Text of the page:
The remastered visuals look nice but don’t mask the monotony. The dungeon backgrounds are detailed, but as you progress through, you begin to realize that the entire area consists of the same stock wallpaper plastered over every hallway. Expanding the map display is basically mandatory as it’s easy to get lost in the generic layouts. And if you’re playing undocked on the Nintendo Switch, the visuals end up blurry. On the auditory side, the game ingeniously layers the soundtrack so that while exploring, a background track plays; once you enter battle, vocals kick in to kindle excitement. As a fan of J-pop, I enjoyed the bubbly, upbeat Vocaloid music, but hearing the same song loop through a multi-hour dungeon drove me insane.

Beyond the main cast, you can befriend a whopping 500 characters and add any of them to your party. As neat as this sounds, these extra characters are all bland and are represented by mere silhouettes. Befriending them is also a simple matter of talking to them three times in a row and doing a fetch quest. You can continue this shallow banter through an in-game phone messaging app…but why? The Causality Link is a giant flow chart intended to show social connections. However, it’s near impossible to read or navigate, with no sorting tools and a convoluted interface. Completionists may enjoy reaping benefits from befriending everyone, but with such a strong core cast, I saw no reason to recruit these nobodies.

The Caligula Effect Overdose Musician Route.jpg
Hello Joker!

On a positive note, I like that this remake lets you play alongside the core villains, who form their own group, the Ostinato Musicians. The context for joining them makes little sense and involves the main character becoming a double agent against the Go-Home Club. Oddly enough, you have no choice between the hero or villain routes. You’re actually forced to play through both, and the villain path is more or less a retread of the same dungeons you’ve already visited. You only play through a portion, but it’s still overkill, considering the main hero path also has you repeating some dungeons. The villain backstories give them humanity, but there’s little substance to this route beyond an arbitrary choice point late in the game that alters the ending.

The remake also includes a few additional characters for both sides. With them come two new dungeons that incorporate interesting settings and novel scenarios. Most of all, they increase the playtime to about 30-40 hours, though it’s admittedly just more grinding. There is a New Game+, but actual replay incentive is low.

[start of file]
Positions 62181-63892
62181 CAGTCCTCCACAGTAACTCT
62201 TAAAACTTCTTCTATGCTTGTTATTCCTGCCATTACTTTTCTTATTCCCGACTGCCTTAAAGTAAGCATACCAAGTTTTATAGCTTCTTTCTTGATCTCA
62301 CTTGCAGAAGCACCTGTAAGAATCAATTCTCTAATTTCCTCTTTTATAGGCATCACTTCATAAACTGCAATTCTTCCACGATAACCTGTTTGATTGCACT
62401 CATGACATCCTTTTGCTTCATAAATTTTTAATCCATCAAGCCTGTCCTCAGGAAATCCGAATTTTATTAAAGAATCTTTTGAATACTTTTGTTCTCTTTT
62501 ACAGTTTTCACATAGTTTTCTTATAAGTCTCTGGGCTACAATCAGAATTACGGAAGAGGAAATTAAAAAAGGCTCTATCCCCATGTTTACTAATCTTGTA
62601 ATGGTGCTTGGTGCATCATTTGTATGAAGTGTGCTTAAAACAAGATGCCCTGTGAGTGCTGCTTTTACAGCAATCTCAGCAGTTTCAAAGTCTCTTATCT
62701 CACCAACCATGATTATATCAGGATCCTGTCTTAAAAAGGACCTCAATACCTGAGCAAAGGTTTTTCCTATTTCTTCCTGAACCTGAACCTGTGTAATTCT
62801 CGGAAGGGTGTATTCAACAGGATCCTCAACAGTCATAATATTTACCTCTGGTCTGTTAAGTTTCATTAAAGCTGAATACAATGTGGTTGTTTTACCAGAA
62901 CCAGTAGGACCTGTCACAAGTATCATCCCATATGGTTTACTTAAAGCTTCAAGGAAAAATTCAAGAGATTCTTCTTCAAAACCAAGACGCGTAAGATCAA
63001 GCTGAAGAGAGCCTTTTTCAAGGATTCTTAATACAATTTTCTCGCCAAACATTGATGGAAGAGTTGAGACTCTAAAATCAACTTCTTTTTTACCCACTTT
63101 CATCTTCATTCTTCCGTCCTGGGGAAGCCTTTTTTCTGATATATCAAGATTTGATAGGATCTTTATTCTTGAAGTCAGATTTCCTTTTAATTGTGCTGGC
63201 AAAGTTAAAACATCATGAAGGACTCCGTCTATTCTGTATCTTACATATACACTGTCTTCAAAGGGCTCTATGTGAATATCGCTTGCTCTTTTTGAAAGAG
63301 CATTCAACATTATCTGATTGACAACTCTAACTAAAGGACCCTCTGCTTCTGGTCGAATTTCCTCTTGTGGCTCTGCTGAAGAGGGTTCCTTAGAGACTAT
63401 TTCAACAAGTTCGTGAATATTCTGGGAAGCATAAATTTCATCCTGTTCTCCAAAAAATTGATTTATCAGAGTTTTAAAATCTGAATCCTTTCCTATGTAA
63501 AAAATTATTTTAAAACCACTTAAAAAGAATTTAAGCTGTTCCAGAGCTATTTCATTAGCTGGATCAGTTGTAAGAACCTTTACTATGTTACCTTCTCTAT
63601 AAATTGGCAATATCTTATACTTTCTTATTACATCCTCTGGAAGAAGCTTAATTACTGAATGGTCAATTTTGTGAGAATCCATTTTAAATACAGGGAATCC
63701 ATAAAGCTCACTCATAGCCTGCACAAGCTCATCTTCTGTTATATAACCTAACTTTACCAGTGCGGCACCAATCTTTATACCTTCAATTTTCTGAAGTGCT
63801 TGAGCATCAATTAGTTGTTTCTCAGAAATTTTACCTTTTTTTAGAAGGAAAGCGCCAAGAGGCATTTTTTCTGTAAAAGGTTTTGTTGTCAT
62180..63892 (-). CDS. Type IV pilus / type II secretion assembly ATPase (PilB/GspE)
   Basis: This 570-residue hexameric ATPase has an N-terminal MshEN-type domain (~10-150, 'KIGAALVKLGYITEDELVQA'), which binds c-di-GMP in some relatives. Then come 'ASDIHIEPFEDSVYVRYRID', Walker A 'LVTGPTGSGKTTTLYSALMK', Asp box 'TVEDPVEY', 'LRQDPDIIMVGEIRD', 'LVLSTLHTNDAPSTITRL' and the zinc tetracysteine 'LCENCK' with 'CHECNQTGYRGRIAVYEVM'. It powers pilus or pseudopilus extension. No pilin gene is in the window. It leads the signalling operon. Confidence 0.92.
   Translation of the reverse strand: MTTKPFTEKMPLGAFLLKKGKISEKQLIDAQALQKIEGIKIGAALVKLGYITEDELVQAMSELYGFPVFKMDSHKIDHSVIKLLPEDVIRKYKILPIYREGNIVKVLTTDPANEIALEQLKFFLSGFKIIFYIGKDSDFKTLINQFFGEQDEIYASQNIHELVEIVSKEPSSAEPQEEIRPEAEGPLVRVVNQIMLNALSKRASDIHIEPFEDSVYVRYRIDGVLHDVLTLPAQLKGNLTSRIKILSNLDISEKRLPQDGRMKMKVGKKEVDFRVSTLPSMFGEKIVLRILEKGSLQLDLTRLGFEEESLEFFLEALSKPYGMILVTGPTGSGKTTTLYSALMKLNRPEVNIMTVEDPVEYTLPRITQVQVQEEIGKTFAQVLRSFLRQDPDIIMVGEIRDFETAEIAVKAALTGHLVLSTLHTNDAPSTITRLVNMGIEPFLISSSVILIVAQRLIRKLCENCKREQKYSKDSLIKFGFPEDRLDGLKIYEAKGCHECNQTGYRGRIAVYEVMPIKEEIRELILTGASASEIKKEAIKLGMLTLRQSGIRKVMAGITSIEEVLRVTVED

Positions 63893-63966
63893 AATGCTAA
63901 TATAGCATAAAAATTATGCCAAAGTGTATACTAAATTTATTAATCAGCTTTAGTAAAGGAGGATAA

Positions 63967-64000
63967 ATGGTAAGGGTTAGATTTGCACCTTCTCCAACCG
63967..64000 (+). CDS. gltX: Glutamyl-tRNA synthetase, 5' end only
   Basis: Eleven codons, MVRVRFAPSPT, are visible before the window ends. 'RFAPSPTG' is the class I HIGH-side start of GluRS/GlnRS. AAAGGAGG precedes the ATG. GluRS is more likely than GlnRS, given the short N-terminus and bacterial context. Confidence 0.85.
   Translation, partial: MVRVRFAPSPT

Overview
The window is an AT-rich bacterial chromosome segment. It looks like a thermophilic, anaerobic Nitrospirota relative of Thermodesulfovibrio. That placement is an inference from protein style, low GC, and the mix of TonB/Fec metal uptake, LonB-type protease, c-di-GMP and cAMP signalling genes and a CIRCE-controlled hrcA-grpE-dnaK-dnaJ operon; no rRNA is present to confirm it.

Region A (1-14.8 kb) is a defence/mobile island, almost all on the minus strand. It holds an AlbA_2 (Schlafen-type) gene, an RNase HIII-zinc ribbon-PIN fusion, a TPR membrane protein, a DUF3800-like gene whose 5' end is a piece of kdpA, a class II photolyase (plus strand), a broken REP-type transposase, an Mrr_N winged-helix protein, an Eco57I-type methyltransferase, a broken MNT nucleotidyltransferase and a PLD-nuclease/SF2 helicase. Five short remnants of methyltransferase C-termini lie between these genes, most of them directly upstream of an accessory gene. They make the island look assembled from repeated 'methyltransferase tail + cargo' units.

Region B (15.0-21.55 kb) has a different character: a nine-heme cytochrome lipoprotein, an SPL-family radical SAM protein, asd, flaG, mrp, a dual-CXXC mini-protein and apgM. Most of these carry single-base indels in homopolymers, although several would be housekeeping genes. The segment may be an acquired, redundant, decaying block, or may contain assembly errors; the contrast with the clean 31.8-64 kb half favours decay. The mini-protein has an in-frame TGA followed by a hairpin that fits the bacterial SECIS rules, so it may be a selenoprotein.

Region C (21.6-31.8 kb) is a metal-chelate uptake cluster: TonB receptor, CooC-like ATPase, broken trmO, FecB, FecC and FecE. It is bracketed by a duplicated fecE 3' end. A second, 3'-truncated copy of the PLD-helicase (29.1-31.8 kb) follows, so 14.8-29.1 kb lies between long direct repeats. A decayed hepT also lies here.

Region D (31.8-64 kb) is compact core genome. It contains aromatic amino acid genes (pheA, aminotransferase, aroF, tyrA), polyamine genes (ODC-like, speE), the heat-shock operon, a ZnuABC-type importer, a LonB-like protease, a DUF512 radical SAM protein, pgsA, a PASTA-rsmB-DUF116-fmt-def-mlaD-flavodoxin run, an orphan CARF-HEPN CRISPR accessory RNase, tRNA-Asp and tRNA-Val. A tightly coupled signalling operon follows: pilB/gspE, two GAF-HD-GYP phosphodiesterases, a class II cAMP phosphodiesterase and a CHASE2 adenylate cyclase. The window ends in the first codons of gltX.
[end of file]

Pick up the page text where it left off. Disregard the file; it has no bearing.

The Caligula Effect Overdose μ.jpg
μ (or Mew, not to be confused with the Pokémon)

Conclusion

The Caligula Effect: Overdose has a strong premise resembling a Persona-lite experience featuring a likable cast in a utopian Matrix. This Switch remake improves upon the original with enhanced graphics, novel characters and dungeons, and a new villain route. However, the gameplay ideas aren’t executed well. It’s a shame that such an innovative battle system isn’t complemented by an equally enticing overworld and progression. The Caligula Effect isn’t terrible, but with an overdose of bland repetition, I can only recommend it to hardcore dungeon-crawler fans or veterans who appreciated the original.

Score: 6/10

Note: A review copy was used for this article.

What do you think of The Caligula Effect: Overdose? Have you played the original? What are your favorite RPGs about high school superheroes or digital worlds? Please share your thoughts or questions in the comments section below! Thank you so much for reading and watching!

12 thoughts on “The Caligula Effect: Overdose (Switch) Review

  1. Awesome review! Seeing this game makes me want to shout “Persona!” I’m a fan of JRPGs in general and I just recently got into the Persona series. I like the idea of uncovering your party member’s dark backstories, but I’m not a big fan of dungeon crawling. At least not dungeon crawling without something to break up the monotony. The repetition of everything would turn me off to wanting to trudge through this long game. The battle systems sound pretty cool and I wouldn’t mind dabbling in different strategies. Too bad having a new villain route doesn’t really affect most of the story in a significant way. If you’re going to have alternate paths, then make them count–like Detroit: Become Human! Now that game forces you to commit. Anyways, The Caligula Effect: Overdose looks pretty on the surface but seems like it lacks the depth that similar games have. Great job!

    Liked by 1 person